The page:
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in this video, we're gonna talk about our first group of amino acids, the non polar amino acids. So the non polar amino acids all contain are groups that are largely hydrophobic and again recall that hydrophobic just means that their water fearing and that they do not mix well with water. And so the reason that all of these are groups air hydrophobic is because they all lack terminal electro negative atoms. And by that what we mean our electro negative atoms that are at the very ends of a molecule and are able to easily interact with the water so they lack those. And that's why they're hydrophobic. And it turns out that there are actually seven amino acids that air grouped as non polar amino acids. And these are glazing Alan unveiling. Losing is a losing meth inning and pro lean. And so you might be wondering, Jason, how am I supposed to memorize? All these amino acids are non polar, and we'll get to that very shortly once we get to our example in our pneumonic, which is gonna help us memorize these amino acids as being non polar. But before we get to the pneumonic I wanna remind you guys of two important things. The first is that hydrocarbon structures or structures that Onley have hydrogen and carbons are very non polar and hydrophobic. So the mawr hydrocarbons that there are in our group, the mawr non polar and the more hydrophobic that our group will be. So that's something to keep in mind as we go through are non polar amino acids. And the second thing I want to remind you guys up is that the groupings of these amino acids is actually relative, and they can vary from textbook to textbook. And so although your textbook or your Professor Mike Group other amino acids into the non polar group, we've specifically decided to group them elsewhere in a different group just to maximize the effectiveness of remembering not only the groupings of the amino acids but also for remembering the structures of the are groups themselves and will be able to see how that works as we go through our examples in our lesson videos. So now let's move on to our example down below of all the non polar amino acids, all seven and so first, we're going to start with this pneumonic. And so the pneumonic for the non polar amino acid is is just Gavle limp and again recall that the non polar amino acids are all largely hydrophobic or water fearing. And so here's the story behind Gavle limp. I've got this friend. His name is Gavin, but really he just goes by Gap. That's his nickname. Gaffe. So everybody calls him jab. And so Gava actually broke his ankle a couple of weeks ago. He was trying to do a back flip off a trampoline or something crazy whatever. Anyways, he broke his leg and he can't run anymore. So now gaffe can Onley limp everywhere. He's got a cast on his leg, and he's always got these crutches and he's just limping around. And gaffe has always been super afraid of water ever since he was two years old. So Gabby's super afraid of water in the super hydrophobic and whenever Gavin's just chilling on the beach lately, uh, on a big wave starts to come. You'll see Gabby get up real quick, and he's got grabs his crutches and he tries toe go assed fast as he can, But he can't run. He can Onley limp And so you can see Gavin right here, limping away on his crutches, away from the water because he's hydrophobic. So if you can remember Gavle limp, you can remember that Gavle limp away from the water. And that's why those of the hydrophobic non polar amino acids. So hopefully that will help you guys remember gavlin, the non polar amino acids. So now let's go in and talk about each of the non polar amino acids one by one. So the first on our list is G and G. Remember is the one letter code for glistening and so in these blanks. What we're gonna do is we're gonna put the three letter code and the first blank and the one letter code in the second blank and so glistens. Three letter code is actually G l Y cli scene, and it's one letter code is G, and it turns out that glistens. Our group is one of the easiest to remember. It's literally just a single hydrogen atom, and so it actually has the smallest our group, and glistens just so easy that it's our group literally just glides right on through, figuratively, because it's just so easy but also literally because it's our group is so small it can just glide into like, pretty much any place at once to without encountering ah, lot of hysteric resistance. It could go into a little small spaces that other are groups can't fit into. So glistens. Our group is the smallest, and it's one of the easiest to remember. It's just a single hydrogen. All right, so the next on our list is Alunan or a and so a uh, The three letter code for Alan in is just a l A. And it's one letter code is a and, just like a is the first letter of the alphabet. So just like a is the first letter of the alphabet. A and Alan nine are both really easy to remember, because the our group of Allah nine is just a simple metal group. It's just a simple metal group, so we can go ahead and put in our metal group here. So it's just a ch three methyl group, and also just like a is the first letter of the alphabet. A. The letter A is the leader for all of the other letters in the alphabet and in a similar way. Alunan is also a leader for all of the other Kyrillos amino acids that are in not only this group, but also in the other groups. And remember that glazing over here the one that we already talked about is the Onley amino acid that is not Cairo. Glazing is a Cairo. So that's one of our, um, learning objectives from our amino acid configuration lesson. All right, so now that we've no Alan, I mean, let's now talk about veiling and again, like we just said, uh, Alan in is a leader and so veiling kind of copies off of Allan E. And so veiling, which is the next one in our list here. Valeant's three letter code is V A L. And it's one letter code is V. And so what you'll see is that will first draw Allan e so ch on the hydrogen zehr gonna change. So we'll we'll leave them, uh, blank for now. How many hydrogen? And so you can see that it looks really like Alan in right now. But that veiling actually literally looks like a V. So veiling is literally just a winning. But it looks like a V. And so what we could do is put a V here. And now we've got a winning. So what we've got is ch here, and we've got to methyl groups at the ends of these, uh, carbon chains here. So this is the structure of veiling. It's Alan. I mean, that looks like a V shape. So next on our So now we're done with gaffe. So we finished completely with Gabby, and now we're moving on to the limp, which is down here on the bottom. So the l here represents. Loosen the one letter symbol for losing and loosens. Three letter symbol Is Elie you? The first three letters, It's one letter is L and so loosen turns out to be just a loose loosen is a loose extension of veiling and veiling. Remember, is just a V shaped Allan E. And so loosen because it's a loose extension of veiling. What that means is it's going to have an extra methylene groups, so it's gonna have a ch two. It's gonna have another ch, and then it's going to have its three. It's a V shaped veiling, so you can see that it's literally just veiling with an extra CH two shown here. And so that's why it's a little bit more loose. It's got a little bit more flexibility in the chain because it's a little bit longer. Now. The next amino acid in our list is I and I stands for Is a losing and I solutions. Three letter code is I l E. And it's one letter code is I? And it turns out that is a losing is actually what's known as an ice Um er, and that's why it says isso in front of it to remind us that it's actually an ice Um er, and it's an ice, um er of losing, which comes right before it. And so what you'll see is remember that ice swimmers have the same exact chemical? Uh, Adams. They have the same exact number of atoms and types of atoms, but they differ in the arrangement of those atoms, and so the arrangement of is a losing. It's just that literally a lopsided veiling. So it's a lopsided veiling, and so what we can do is we can first draw availing, which is just gonna be ah ch with a V V shaped ch here and then we can make it lopsided. And by making it lopsided, we could just add a neck stra methyl group here. And so that's the structure of is a losing. It's a lopsided, uh, veiling and an ice um er of losing now for our next, uh, amino acid. What we have is m so we're getting close to finishing the limp and M stand is one letter symbol for meth. I Inning and Matthias means three letter code is M E T. And it's one letter code is just m. And it turns out that Mathias means our group literally kind of looks a little bit like an m itself. It literally looks like a nap. And so what we can do is that we can go ahead and fill in for this. Our group, it literally goes down, back up, and then it goes down again. And so you can see it kind of looks like this m Here. It looks like it goes up, down, up, down. So it looks a little bit like an M here, a sideways M. And so the the other thing that you need to remember about meth, I ning is that it has a meth full group. But it also has ah thigh all group. And if you can remember back from our functional groups that a methyl group is a ch three and a Thile group is one that has a sulfur atom. And so for the positioning of this method Thile, it actually has to go at this position here. So we have to essentially remove this uh, portion of the M here. So we've got to remove this portion of the M. So let's redo RM so it goes up, down and then at this position here, what we could do is fill in our sulfur and then complete arm Ethel Group. So we still got our M shape in here where it goes up, down, up, down kind of like that. So it looks like an end. But we've got also our methyl file, which is this group, uh, this shaded group group. That doesn't look good. It looks like this group right here is our metal file. So that's, um, a thiamine right there. And then lastly, what we have is pro lean and so with pro lean, that is the last letter of our group here. It's just the P here. And so with Pro Lean, it's three letter code is P R O. And it's one letter code is a peak. And it turns out that pro leans. Our group literally looks like the loop of API itself. So whenever you draw a P, you have to draw loop, and that loop kind of comes out, and then it comes back to the backbone. And so the backbone of the, uh, amino acid is going side to side like this, and you can see that the P part. It kind of loops up like this so you can see that pro liens are group literally looks like loop of Apia flipped P. And so that's why we have that in here. So then, uh, it looks like the loop of a flip pre. But you can also think of pro lean whenever you say pro lean. You can think of pro lean Pentagon, since they both start with P. And what you'll see is that the pro leans. Our group literally looks like a Pentagon where you have one side here, one side going out, then it comes back. Here goes over here, and then it connects back to the end. So pro leans. Our group is interesting because it's the Onley, one that actually loops back and connects to the amino group. It's the Onley, one out of all of them that has a cyclic, our group or one that does a cycle and goes from one point and comes back and connects to a the same similar point. So now let's go ahead and fill in for, uh, pro leans our group. And so what we can do is we'll put in a ch two here. It's all methylene so methylene zehr ch two and then it connects again over here as a CH two. Then it connects. Here is a CH two, and then it finally connects back to the nitrogen and noticed that pro leans nitrogen has one less hydrogen than all of the other hydrogen on the other nitrogen. So it has a NH two rather than an NH three, and this is the Onley amino acid that does that. So that has to do with the fact that pro leans our group is cyclic and connects back to the nitrogen. And so this concludes our lesson on the non polar amino acids, and as you get more and more practice, you'll be able Thio, get the hang of these different memory tools and be able to memorize these structures a little bit better. So we're gonna get the to the practice and I'll see you guys in those videos.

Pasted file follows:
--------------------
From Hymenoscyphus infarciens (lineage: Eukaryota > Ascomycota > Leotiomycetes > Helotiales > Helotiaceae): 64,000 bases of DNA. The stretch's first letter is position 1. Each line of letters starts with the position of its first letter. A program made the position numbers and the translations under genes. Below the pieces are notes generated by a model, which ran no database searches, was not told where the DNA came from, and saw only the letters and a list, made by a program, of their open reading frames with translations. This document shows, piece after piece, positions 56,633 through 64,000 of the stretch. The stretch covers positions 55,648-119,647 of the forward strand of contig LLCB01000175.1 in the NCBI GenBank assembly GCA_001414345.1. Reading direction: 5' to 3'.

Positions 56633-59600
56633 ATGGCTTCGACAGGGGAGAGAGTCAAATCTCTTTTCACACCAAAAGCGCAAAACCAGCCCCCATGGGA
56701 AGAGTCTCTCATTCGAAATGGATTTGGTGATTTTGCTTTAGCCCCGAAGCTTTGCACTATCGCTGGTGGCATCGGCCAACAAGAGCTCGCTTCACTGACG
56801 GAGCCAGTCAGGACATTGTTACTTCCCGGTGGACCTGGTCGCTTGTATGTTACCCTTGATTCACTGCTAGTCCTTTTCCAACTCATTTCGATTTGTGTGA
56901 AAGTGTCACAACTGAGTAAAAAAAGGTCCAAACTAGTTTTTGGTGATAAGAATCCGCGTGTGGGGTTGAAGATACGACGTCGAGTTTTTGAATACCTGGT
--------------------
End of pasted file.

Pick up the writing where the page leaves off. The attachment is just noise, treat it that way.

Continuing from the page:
Draw in the R-groups from memory for each of the nonpolar amino acids.

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Fill-in the missing R-groups for the following tripeptide: L-A-M.